"The Secretary of State shall, not later than January 31 of each year, prepare and transmit to the Committee on [International Relations]* and the Committee on Ways and Means of the House of Representatives, to the Committee on Foreign Relations and the Committee on Finance of the Senate, and to other appropriate committees of the Congress, a detailed report regarding the economic policy and trade practices of each country with which the United States has an economic or trade relationship. The Secretary may direct the appropriate officers of the Department of State who are serving overseas, in consultation with appropriate officers or employees of other departments and agencies of the United States, including the Department of Agriculture and the Department of Commerce, to coordinate the preparation of such information in a country as is necessary to prepare the report under this section. The report shall identify and describe, with respect to each country:
1. The macroeconomic policies of the country and their impact on the overall growth in demand for United States exports;
2. The impact of macroeconomic and other policies on the exchange rate of the country and the resulting impact on price competitiveness of United States exports;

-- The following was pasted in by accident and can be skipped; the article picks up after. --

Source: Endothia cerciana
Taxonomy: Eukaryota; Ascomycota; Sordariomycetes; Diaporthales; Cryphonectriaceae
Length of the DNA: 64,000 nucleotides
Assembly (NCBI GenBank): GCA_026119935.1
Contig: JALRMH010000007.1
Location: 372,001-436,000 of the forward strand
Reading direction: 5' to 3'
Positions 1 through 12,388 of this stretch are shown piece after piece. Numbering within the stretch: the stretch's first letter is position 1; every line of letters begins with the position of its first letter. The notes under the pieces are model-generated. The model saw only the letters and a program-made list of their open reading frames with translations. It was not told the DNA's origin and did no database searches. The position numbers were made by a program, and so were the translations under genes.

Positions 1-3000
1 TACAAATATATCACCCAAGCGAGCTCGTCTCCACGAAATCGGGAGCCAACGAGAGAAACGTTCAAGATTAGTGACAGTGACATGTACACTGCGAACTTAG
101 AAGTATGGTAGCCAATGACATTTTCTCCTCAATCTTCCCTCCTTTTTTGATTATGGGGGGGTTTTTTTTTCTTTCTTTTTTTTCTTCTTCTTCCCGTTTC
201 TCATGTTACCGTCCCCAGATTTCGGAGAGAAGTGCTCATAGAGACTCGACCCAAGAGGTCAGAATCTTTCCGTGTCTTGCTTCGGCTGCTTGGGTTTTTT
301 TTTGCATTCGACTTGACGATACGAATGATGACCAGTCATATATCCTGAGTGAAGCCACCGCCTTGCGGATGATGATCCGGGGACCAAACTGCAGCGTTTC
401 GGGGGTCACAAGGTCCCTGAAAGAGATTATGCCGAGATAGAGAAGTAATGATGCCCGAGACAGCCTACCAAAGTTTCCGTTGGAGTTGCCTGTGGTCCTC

3. Any change in structural policies [including tax incentives, regulation governing financial institutions, production standards, and patterns of industrial ownership] that may affect the country's growth rate and its demand for United States exports;
4. The management of the country's external debt and its implications for trade with the United States;
5. Acts, policies, and practices that constitute significant trade barriers to United States exports or foreign direct investment in that country by United States persons, as identified under section 181(a)(1) of the Trade Act of 1974 (19 U.S.C. 2241(a)(1));
6. Acts, policies, and practices that provide direct or indirect government support for exports from that country, including exports by small businesses;
7. The extent to which the country's laws and enforcement of those laws afford adequate protection to United States intellectual property, including patents, trademarks, copyrights, and mask works; and
8. The country's laws, enforcement of those laws, and practices with respect to internationally recognized worker rights (as defined in section 502(a)(4) of the Trade Act of 1974), the conditions of worker rights in any sector which produces goods in which United States capital is invested, and the extent of such investment."
* In 1995, the Committee on Foreign Affairs changed its name to the Committee on International Relations.